It is well established that the development of distant metastatic disease represents the dominant pattern of tumor recurrence/progression among patients with operable and locally advanced pancreatic cancer. However, the contribution of localized or locoregional tumor burden to pancreatic cancer–associated morbidity and mortality may be underappreciated, and therefore balancing competing considerations of systemic versus local disease control becomes important in therapeutic decision-making. The role of local therapies, particularly radiation therapy, has remained somewhat controversial in this disease context. Several phase II and III trials have sought to address the relative importance and role of radiation in both the localized and locally advanced settings, including the sequencing of this modality relative to systemic therapy and its optimal means of administration. However, differences and limitations in study design have produced mixed results, particularly in terms of the contribution of radiation to overall survival benefit. An emerging paradigm that makes conceptual sense and remains the subject of active investigation is to start with a defined period of systemic treatment, thus limiting radiation to the subset of patients who do not manifest with metastatic disease during initial therapy and are therefore most likely to benefit from local control.
Andrew H. Ko and Christopher H. Crane
Quisette P. Janssen, Jacob L. van Dam, Laura R. Prakash, Deesje Doppenberg, Christopher H. Crane, Casper H.J. van Eijck, Susannah G. Ellsworth, William R. Jarnagin, Eileen M. O’Reilly, Alessandro Paniccia, Marsha Reyngold, Marc G. Besselink, Matthew H.G. Katz, Ching-Wei D. Tzeng, Amer H. Zureikat, Bas Groot Koerkamp, Alice C. Wei, and for the Trans-Atlantic Pancreatic Surgery (TAPS) Consortium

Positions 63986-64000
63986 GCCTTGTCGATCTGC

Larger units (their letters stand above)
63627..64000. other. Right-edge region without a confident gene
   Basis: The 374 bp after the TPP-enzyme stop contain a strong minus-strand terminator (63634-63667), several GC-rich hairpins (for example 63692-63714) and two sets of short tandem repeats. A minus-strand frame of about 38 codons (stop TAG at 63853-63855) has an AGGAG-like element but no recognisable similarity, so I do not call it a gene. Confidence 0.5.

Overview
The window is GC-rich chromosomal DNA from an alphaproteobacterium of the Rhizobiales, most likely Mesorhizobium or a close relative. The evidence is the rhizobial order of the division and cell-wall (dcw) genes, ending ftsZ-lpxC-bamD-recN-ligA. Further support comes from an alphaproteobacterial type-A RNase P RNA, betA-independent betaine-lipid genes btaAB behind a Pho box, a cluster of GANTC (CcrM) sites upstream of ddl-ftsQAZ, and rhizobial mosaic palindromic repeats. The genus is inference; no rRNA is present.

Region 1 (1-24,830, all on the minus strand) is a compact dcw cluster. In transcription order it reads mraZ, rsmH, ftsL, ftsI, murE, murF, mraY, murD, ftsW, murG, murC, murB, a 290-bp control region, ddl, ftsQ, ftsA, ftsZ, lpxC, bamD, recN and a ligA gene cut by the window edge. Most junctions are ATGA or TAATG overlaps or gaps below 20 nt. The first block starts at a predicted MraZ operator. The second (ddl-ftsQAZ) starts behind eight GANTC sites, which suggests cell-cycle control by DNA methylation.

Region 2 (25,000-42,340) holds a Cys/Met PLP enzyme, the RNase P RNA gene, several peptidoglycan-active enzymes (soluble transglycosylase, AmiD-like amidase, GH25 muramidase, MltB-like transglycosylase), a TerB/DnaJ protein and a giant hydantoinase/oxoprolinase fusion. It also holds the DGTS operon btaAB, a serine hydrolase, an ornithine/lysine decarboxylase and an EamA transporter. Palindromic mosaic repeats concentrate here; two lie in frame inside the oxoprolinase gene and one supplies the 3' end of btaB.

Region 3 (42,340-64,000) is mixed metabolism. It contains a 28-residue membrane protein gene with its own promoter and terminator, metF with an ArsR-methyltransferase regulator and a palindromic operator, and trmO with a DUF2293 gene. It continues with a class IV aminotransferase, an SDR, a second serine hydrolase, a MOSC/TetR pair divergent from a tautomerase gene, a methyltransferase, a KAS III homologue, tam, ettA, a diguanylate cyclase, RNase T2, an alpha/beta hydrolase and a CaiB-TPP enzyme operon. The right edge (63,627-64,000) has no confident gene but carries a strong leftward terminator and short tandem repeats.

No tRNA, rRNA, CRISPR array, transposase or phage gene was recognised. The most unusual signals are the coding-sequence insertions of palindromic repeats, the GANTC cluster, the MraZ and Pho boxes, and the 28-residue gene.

Background: The value of neoadjuvant radiotherapy (RT) after 5-fluorouracil with leucovorin, oxaliplatin, and irinotecan, with or without dose modifications [(m)FOLFIRINOX], for patients with borderline resectable (BR) pancreatic ductal adenocarcinoma (PDAC) is uncertain. Methods: We conducted an international retrospective cohort study including consecutive patients with BR PDAC who received (m)FOLFIRINOX as initial treatment (2012–2019) from the Trans-Atlantic Pancreatic Surgery Consortium. Because the decision to administer RT is made after chemotherapy, patients with metastases or deterioration after (m)FOLFIRINOX or a performance score ≥2 were excluded. Patients who received RT after (m)FOLFIRINOX were matched 1:1 by nearest neighbor propensity scores with patients who did not receive RT. Propensity scores were calculated using sex, age (≤70 vs >70 years), WHO performance score (0 vs 1), tumor size (0–20 vs 21–40 vs >40 mm), tumor location (head/uncinate vs body/tail), number of cycles (1–4 vs 5–8 vs >8), and baseline CA 19-9 level (≤500 vs >500 U/mL). Primary outcome was overall survival (OS) from diagnosis. Results: Of 531 patients who received neoadjuvant (m)FOLFIRINOX for BR PDAC, 424 met inclusion criteria and 300 (70.8%) were propensity score–matched. After matching, median OS was 26.2 months (95% CI, 24.0–38.4) with RT versus 32.8 months (95% CI, 25.3–42.0) without RT (P=.71). RT was associated with a lower resection rate (55.3% vs 72.7%; P=.002). In patients who underwent a resection, RT was associated with a comparable margin-negative resection rate (>1 mm) (70.6% vs 64.8%; P=.51), more node-negative disease (57.3% vs 37.6%; P=.01), and more major pathologic response with <5% tumor viability (24.7% vs 8.3%; P=.006). The OS associated with conventional and stereotactic body RT approaches was similar (median OS, 25.7 vs 26.0 months; P=.92). Conclusions: In patients with BR PDAC, neoadjuvant RT following (m)FOLFIRINOX was associated with more node-negative disease and better pathologic response in patients who underwent resection, yet no difference in OS was found. Routine use of RT cannot be recommended based on these data.